Wins by UC San Diego, UCLA Finalize the 2018 NCAA Men’s Water Polo Final Four at Stanford

Relentless pressure by Cooper Milton and UC San Diego doomed Long Beach State to defeat in NCAA quarterfinal play. Photo Courtesy: Catharyn Hayne

The quarterfinals for the 2018 NCAA Men’ Water Polo Tournament took place in overcast, rainy conditions at Stanford’s Avery Aquatic Center—but the results were nothing but sunshine for UC San Diego and UCLA. Both teams gained decisive victories to advance to Saturday’s semifinal match-ups as part of a Final Four group that includes the host Cardinal, the tournament’s #1 seed, and second seeded USC.


In Thursday’s earlier contest, UC San Diego broke open a close game, scoring nine times after intermission to break a five-all tie and snap Long Beach State’s seven-match win streak with a 14-9 win. Powered by a career-high seven goals from Connor Turnbow-Lindenstadt—including four in the final period—the Tritons proved that their late-season sprint, where they defeated reigning Western Water Polo Association champs UC Davis twice in a two-week span to earn the WWPA’s NCAA berth, was no fluke.

“We really did wear (Long Beach State) out, it was pretty obvious.” Triton Head Coach Denny Harper said in comments on the UCSD website. “We were tied at half and it was all us in the second half.”


Matthew Kacura up for a shot against George Washington. Photo Courtesy: Catharyn Hayne

Next up for Harper’s squad (20-5) is a match today at 6 p.m. EST against Stanford (20-2), whose last appearance in the NCAA tournament was 2015. The nation’s top-ranked team boasts Ben Hallock, Mountain Pacific Sports Federation (MPSF) 2018 Player of the Year, who led his conference with 58 goals. Head Coach John Vargas has surrounded his center with a superb supporting cast Tyler Abramson, Blake Parrish, Jackson Seybold and Dylan Woodhead—making the Cardinal a tough out in their own pool.

UC San Diego—which is in the process of moving from NCAA Division II to Division I status—is not a team to be awed by the moment. In addition to Turnbow-Lindenstadt, the Triton have Skyler Munatones, Noah Carniglia along with goalie Jack Turner (14 saves Thursday), who is playing inspired ball at just the right time.


Conner Turnbow-Lindenstadt. Photo Courtesy: UCSD Athletics

The Tritons are no strangers to upsets; In 2000, they became the first and only non-Division I team to play in the NCAA championship game when they shocked USC in the semifinals before falling to UCLA in the final.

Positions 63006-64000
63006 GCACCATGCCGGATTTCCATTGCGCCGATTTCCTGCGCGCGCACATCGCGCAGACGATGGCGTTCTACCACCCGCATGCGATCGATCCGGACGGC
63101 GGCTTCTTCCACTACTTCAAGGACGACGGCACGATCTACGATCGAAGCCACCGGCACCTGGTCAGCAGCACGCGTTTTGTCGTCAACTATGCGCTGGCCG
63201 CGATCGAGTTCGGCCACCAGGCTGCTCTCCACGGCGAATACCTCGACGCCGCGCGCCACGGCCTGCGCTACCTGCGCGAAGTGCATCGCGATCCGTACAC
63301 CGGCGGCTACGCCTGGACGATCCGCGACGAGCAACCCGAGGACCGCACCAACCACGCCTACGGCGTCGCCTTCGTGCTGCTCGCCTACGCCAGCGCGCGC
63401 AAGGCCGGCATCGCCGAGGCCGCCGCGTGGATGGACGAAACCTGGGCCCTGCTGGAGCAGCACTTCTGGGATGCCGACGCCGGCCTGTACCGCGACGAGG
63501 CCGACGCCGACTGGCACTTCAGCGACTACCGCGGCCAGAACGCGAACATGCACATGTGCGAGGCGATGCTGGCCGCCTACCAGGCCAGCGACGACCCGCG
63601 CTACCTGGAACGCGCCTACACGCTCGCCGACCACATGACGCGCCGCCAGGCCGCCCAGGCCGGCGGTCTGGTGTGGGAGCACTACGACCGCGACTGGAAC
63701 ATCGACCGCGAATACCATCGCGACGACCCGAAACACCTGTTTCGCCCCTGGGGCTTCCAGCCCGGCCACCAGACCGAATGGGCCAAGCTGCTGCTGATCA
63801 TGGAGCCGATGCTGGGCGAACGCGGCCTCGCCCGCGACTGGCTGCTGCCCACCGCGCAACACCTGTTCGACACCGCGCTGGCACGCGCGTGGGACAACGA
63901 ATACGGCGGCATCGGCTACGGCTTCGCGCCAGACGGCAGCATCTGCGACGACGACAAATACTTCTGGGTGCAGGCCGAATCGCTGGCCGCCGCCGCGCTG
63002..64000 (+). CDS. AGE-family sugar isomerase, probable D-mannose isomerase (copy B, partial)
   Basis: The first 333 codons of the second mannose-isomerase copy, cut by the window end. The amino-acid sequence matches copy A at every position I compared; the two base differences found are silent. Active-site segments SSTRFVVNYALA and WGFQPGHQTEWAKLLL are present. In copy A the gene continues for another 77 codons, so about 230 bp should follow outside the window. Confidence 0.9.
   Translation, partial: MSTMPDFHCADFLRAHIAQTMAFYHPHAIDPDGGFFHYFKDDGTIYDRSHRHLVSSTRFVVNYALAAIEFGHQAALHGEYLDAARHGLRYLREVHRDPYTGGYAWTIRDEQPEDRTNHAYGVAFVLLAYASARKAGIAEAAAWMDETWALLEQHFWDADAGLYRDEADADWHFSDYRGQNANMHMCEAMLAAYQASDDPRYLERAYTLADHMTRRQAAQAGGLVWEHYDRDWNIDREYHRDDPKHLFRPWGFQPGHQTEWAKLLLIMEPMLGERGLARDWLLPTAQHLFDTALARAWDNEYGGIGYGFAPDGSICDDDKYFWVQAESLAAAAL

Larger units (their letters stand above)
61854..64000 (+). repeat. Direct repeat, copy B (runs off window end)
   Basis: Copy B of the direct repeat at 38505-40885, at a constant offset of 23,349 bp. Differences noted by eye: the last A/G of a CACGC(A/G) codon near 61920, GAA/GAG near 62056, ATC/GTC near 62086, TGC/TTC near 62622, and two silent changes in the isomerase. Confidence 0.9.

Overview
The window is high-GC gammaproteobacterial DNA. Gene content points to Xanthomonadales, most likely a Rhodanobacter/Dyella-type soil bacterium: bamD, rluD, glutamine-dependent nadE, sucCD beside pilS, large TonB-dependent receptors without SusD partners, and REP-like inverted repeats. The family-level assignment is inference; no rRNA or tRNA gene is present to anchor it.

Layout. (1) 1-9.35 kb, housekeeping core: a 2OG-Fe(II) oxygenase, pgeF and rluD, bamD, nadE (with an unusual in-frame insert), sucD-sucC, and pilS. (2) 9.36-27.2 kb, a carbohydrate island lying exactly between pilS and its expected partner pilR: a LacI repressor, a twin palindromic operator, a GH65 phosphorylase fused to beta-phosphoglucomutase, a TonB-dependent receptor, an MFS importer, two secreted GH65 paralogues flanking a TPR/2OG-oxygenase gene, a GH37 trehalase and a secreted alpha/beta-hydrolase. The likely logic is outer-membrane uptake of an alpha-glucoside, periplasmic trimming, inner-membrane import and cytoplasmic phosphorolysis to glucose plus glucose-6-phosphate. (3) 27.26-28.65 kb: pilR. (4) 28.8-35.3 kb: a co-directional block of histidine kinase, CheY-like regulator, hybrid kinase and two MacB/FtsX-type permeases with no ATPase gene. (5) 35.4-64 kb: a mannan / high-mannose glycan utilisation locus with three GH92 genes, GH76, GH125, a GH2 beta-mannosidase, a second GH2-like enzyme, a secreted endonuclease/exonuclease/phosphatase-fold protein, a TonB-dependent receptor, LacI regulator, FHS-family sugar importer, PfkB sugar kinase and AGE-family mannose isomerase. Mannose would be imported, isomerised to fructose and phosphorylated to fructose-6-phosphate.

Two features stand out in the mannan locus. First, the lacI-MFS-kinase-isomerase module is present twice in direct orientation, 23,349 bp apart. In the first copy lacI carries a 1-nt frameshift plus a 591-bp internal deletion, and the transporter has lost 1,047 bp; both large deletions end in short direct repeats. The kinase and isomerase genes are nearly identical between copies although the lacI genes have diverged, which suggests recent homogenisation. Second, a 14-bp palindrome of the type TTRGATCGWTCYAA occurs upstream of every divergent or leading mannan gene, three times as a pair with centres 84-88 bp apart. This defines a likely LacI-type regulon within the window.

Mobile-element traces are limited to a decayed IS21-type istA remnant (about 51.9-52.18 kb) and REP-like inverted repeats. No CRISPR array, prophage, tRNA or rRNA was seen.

In Thursday’s other semifinal, those very same Bruins opened the game sprinting to a 4-0 lead, which George Washington never recovered from, as the Colonials would fall 18-6 to UCLA. Adam Wright’s squad got three goals apiece from Ash Molthen, Austin Rone and Nicolas Saveljic to position themselves for a rematch at 8 p.m. EST today with MPSF rival USC. The Bruins (23-4) and Trojans (28-3) have split two prior contests this season; USC won 12-11 on November 10, then UCLA took a 7-4 decision in the 3rd place match of the MPSF tournament.

All-time, the series between these rivals, which dates back longer than the NCAA men’s tournament has been in existence, is 87-81-1, but UCLA has recently won when it mattered most. Their three most recent NCAA titles—2014, 2015 and 2017—have come at the Trojans’ expense. An impressive streak is on the line today for Jovan Vavic’s squad; a win today will extend USC’s streak of appeared in an NCAA championship games to 14–an accomplishment that the Bruins would like nothing better than to end. Back in 2016, it was USC that ended UCLA’s own impressive streak: 57 straight wins, an NCAA record for water polo.


Can anyone stop this man? Bruins will have to if they’re to advance. Photo Courtesy: Catharyn Hayne

For Barry King, George Washington head coach who last year took the Colonials to their first-ever NCAA berth then got them to California in 2018, the outcome was predictably bittersweet. In postgame remarks he cited his team’s inability to convert on early chances, which landed GW into a 9-3 deficit by halftime.

“I just can’t be happier with my squad than I am right now,” King said after the loss. “We emptied our tanks and gave everything we had.”

And, in a comment that should bring pride to GW faithful, their leader added: “We’re looking forward to use this experience to get at least one game further next year.”